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It’s essential that everyone who has a medical need for professional ear wax removal should be able to access an NHS service when they need it. They should also be offered clear information on how to manage excess ear wax safely at home with ear drops, when advised to.
Sadly, even though ear wax build up can cause hearing loss, tinnitus and debilitating earache, our new research report shows this isn’t the case. Help us demand change and improve access to these services by joining our ear wax removal campaign.
For many years, people could go to their GP surgery for ear wax removal – but increasingly, GP practices are no longer offering this service. Now, people must either seek private ear wax removal, costing up to £100, or attempt to manage their ear wax themselves. If done incorrectly, this can lead to infection, permanent hearing loss, ear canal or ear drum damage.
This contradicts clear guidance from the National Institute of Health and Care Excellence (NICE) – the body that recommends which services should be available on the NHS. NICE guidelines state that GP surgeries or community clinics should offer to remove earwax, if build-up is contributing to someone’s hearing loss or causing other symptoms.
“It (hearing loss from earwax build-up) led to increased isolation, and I found I was withdrawing. It was inevitable that I had to withdraw as I felt I didn’t have a choice. My mental health is very good, but I thought to myself “Oh god this is really hard”, it’s not going to get any better and I saw the future as very grim, and I don’t think I’m alone in thinking that.” Read Helen’s story about the costs of ear wax removal services.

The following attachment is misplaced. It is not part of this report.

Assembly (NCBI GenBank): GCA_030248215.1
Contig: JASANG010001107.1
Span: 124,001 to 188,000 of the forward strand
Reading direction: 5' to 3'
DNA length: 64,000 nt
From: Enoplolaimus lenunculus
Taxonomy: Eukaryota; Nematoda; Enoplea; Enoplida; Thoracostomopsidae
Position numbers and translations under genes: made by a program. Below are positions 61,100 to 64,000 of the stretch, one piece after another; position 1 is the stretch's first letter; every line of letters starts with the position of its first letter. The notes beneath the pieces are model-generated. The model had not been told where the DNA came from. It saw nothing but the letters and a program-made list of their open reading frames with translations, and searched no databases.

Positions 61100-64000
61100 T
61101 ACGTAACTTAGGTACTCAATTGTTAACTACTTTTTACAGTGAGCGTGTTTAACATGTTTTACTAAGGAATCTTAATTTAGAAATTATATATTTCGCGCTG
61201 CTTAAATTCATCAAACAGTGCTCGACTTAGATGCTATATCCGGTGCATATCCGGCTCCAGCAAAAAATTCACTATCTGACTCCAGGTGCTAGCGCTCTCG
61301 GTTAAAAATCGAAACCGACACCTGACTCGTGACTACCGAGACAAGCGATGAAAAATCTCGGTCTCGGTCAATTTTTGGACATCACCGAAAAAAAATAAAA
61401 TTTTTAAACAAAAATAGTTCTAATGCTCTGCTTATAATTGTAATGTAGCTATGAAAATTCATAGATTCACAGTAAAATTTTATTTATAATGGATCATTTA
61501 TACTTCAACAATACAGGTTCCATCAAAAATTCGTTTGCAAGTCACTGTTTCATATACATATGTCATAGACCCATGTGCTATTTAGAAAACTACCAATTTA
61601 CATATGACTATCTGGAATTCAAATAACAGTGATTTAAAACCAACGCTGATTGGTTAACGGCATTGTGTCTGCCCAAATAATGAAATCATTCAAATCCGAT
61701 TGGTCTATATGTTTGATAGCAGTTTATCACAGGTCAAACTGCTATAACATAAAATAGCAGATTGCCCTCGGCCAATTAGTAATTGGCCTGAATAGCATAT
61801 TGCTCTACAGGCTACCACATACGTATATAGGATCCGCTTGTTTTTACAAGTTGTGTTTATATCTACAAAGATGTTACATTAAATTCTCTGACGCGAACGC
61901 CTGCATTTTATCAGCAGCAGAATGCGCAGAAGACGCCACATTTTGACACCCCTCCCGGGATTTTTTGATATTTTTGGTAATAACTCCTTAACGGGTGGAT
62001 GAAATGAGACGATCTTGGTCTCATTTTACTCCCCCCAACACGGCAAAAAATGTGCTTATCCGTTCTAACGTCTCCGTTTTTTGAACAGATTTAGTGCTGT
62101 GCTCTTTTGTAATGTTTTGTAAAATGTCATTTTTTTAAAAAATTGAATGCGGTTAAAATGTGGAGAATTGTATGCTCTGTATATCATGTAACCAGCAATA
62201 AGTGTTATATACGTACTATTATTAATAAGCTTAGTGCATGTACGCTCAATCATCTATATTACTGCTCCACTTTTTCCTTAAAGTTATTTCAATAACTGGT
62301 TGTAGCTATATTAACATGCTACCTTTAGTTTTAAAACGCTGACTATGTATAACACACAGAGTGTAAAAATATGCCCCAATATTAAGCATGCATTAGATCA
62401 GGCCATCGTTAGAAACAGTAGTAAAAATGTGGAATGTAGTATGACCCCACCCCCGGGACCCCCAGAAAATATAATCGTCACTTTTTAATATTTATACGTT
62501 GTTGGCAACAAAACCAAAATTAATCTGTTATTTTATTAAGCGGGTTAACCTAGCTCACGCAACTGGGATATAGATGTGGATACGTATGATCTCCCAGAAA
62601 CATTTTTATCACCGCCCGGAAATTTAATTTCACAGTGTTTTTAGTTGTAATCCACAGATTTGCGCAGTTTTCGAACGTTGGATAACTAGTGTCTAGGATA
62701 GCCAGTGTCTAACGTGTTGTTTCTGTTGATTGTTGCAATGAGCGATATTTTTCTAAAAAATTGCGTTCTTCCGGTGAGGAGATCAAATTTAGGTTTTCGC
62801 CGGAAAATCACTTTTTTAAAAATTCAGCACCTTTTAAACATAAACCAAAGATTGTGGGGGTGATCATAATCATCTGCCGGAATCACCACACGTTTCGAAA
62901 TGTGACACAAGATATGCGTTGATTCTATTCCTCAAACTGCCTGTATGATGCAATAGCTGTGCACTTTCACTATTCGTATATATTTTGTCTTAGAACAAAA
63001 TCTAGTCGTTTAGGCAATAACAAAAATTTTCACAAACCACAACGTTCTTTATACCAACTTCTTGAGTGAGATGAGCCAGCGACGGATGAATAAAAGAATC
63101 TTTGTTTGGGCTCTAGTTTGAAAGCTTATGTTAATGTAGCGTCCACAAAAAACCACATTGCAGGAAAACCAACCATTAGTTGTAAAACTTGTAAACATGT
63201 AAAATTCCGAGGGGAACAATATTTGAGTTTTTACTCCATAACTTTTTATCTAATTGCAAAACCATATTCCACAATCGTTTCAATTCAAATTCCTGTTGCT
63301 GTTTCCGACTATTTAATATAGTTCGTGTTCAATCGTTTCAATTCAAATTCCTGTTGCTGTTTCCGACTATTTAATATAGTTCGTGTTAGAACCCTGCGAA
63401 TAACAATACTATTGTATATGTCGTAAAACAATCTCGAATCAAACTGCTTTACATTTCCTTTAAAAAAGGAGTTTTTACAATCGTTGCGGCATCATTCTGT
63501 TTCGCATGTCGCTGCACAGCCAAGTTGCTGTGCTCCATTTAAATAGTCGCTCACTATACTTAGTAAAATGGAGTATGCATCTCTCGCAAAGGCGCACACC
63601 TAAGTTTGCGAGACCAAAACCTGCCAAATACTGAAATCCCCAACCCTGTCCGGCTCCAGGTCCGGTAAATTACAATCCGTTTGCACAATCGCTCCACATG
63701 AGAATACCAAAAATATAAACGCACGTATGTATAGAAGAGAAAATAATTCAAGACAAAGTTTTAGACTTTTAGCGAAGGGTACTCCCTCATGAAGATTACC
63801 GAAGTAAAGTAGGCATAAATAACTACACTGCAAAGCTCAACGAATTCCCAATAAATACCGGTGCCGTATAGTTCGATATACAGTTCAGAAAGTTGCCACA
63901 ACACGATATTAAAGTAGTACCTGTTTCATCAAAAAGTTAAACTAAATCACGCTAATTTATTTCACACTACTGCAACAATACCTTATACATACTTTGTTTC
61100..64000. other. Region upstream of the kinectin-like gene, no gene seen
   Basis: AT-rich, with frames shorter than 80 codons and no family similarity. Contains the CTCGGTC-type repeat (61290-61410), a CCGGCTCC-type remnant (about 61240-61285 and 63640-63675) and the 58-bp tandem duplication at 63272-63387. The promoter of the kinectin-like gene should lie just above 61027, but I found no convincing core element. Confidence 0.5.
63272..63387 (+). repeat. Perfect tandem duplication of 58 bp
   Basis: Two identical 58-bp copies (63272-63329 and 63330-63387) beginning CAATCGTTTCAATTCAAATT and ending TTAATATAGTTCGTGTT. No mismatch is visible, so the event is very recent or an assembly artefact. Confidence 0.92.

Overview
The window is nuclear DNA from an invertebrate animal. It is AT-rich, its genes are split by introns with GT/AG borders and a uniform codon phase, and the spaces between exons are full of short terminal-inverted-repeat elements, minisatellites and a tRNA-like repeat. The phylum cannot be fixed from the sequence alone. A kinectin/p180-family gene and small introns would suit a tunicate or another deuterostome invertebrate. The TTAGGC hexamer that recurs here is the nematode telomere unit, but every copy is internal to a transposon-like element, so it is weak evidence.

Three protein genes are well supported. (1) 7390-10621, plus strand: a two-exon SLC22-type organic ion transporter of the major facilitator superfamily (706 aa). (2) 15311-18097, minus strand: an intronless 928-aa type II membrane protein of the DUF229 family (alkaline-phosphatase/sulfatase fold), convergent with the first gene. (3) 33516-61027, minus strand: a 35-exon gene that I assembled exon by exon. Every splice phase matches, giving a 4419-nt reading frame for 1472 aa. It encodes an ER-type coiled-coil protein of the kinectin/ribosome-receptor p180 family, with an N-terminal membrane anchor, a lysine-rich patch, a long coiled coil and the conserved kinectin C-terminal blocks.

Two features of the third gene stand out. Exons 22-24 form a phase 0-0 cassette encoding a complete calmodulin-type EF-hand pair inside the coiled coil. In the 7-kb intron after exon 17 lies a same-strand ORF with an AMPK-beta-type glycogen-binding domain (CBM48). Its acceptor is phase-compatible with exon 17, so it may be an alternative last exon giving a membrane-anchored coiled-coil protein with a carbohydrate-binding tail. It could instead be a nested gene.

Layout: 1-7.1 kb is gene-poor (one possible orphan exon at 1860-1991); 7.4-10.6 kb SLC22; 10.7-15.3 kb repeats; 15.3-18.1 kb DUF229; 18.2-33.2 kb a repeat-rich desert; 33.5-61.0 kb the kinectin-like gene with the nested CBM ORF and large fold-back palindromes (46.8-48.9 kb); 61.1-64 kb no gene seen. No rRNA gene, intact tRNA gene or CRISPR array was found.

Why is ear wax removal important?
Ear wax is a normal, oily substance that helps protect the outer ear. For most people, ear wax moves out of the ear naturally over time, however for some, such as hearing aid wearers, it builds up and requires professional removal. It is thought that around 2.3 million people require professional ear wax removal every year in the UK.
Ear wax build up can cause hearing loss, tinnitus, infection and earache. Hearing loss alone can cause social isolation and double the likelihood of mental health problems. Significant ear wax build up can also delay or prevent essential hearing care in audiology. Read more about the symptoms of ear wax build up.
These symptoms are usually temporary and do not continue after wax has been removed. There is no medical reason for the withdrawal of this vital service.
Service access is a postcode lottery
To get a true picture of where NHS wax removal is available in England, we submitted Freedom of Information requests to all integrated care boards (ICBs), the commissioners of most NHS services, in England. 40 out of 42 provided useful responses.
We were told that:
Less than half of ICBs are commissioning wax removal services in line with NICE guidelines.
Most ICBs commission some services but people can only access them if they live in certain parts of the ICB area. In some areas, people had to meet specific restrictive criteria, such as limiting access to the service to those 55 and over.
At least seven ICBs commission no wax removal services at all.
Read our report on ear wax removal services
What we want to change
To ensure that everybody with a clinical need for ear wax removal can access this vital service, RNID is calling for:
- Government intervention to ensure patients with a clinical need for ear wax removal have access to timely local NHS provision, regardless of where they live.
- Local NHS commissioners to investigate ways they can deliver this service in a cost-effective way.
- Commissioners to ensure their ear wax removal providers are meeting contractual obligations, and that patient-facing staff are aware of what services are available to who.